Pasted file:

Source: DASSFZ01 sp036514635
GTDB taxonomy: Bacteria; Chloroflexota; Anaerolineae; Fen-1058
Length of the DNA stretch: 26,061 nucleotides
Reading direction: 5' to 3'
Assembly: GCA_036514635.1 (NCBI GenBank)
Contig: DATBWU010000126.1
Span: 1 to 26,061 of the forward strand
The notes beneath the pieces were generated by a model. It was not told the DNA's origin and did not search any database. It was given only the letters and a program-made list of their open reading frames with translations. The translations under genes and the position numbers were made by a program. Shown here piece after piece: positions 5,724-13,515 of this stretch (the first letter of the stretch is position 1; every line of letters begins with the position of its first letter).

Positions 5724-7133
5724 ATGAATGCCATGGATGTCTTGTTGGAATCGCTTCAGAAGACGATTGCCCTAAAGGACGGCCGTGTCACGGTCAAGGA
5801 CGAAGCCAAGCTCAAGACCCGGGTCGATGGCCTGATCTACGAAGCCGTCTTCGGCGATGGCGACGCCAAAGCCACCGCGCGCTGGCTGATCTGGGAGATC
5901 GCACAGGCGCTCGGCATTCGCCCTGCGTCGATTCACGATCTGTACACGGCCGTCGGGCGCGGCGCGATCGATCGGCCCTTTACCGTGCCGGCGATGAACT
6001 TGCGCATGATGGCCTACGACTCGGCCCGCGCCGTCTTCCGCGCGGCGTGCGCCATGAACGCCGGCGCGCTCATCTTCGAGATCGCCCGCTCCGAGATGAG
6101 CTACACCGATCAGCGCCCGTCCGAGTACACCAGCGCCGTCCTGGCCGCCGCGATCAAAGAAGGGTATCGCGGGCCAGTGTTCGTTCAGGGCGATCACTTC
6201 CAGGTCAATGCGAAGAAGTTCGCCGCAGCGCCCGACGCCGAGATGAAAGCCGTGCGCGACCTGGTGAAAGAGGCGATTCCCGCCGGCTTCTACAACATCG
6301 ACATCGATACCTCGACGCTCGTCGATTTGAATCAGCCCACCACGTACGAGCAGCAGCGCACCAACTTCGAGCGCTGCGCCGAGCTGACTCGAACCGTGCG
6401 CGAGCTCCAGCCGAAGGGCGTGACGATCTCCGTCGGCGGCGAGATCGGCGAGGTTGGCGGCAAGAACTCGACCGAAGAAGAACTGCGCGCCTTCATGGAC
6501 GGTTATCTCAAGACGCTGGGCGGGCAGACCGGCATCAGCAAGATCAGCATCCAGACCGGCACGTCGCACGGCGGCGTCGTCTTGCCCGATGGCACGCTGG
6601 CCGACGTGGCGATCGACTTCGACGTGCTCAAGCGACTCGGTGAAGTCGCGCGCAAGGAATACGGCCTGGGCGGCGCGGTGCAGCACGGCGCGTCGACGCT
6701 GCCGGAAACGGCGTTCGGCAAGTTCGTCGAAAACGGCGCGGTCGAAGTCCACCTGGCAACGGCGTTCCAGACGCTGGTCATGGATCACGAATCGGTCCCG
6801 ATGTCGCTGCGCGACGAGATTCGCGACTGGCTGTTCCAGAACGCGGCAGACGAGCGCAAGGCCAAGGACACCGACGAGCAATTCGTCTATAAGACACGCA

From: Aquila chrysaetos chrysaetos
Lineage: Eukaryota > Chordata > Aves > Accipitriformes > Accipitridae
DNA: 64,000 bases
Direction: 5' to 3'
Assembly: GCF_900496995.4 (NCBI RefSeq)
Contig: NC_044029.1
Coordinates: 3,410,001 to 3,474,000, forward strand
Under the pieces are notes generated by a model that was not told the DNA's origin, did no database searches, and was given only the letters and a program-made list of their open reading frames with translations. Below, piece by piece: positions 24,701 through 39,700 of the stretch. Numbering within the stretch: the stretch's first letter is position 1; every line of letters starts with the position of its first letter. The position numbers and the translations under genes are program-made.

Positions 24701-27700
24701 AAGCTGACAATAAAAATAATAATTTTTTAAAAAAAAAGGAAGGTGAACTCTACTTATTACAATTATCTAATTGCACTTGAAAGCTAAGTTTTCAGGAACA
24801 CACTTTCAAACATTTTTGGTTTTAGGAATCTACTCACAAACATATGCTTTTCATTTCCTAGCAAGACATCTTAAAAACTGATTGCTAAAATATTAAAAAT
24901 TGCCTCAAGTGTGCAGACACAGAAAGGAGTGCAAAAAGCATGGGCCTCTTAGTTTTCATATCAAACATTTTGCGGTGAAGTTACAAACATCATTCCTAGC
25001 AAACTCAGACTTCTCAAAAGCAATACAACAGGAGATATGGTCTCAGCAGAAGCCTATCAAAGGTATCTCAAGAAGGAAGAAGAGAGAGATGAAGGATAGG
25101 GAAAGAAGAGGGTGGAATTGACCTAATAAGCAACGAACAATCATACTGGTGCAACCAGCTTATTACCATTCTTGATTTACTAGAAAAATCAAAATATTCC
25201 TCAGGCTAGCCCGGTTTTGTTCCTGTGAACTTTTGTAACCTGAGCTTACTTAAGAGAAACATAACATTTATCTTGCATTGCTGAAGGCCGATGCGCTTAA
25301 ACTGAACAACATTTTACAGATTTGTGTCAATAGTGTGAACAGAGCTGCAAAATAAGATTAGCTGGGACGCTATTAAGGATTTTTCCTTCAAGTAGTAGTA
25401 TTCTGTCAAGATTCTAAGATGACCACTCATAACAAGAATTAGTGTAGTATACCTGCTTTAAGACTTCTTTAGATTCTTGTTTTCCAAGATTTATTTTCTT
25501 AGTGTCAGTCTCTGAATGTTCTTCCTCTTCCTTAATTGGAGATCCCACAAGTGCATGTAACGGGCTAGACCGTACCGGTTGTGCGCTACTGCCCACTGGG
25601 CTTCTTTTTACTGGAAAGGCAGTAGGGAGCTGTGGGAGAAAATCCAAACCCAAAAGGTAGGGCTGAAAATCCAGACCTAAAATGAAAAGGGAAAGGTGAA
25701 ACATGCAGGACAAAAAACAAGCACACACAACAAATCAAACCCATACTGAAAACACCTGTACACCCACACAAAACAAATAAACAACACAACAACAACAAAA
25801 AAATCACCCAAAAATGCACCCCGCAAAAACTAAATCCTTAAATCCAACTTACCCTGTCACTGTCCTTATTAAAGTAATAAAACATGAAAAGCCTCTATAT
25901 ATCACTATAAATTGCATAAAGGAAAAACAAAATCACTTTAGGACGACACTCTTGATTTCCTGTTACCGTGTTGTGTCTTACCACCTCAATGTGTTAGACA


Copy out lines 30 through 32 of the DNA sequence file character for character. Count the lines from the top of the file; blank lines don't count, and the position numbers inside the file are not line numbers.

Positions 24701-27700
24701 AAGCTGACAATAAAAATAATAATTTTTTAAAAAAAAAGGAAGGTGAACTCTACTTATTACAATTATCTAATTGCACTTGAAAGCTAAGTTTTCAGGAACA
24801 CACTTTCAAACATTTTTGGTTTTAGGAATCTACTCACAAACATATGCTTTTCATTTCCTAGCAAGACATCTTAAAAACTGATTGCTAAAATATTAAAAAT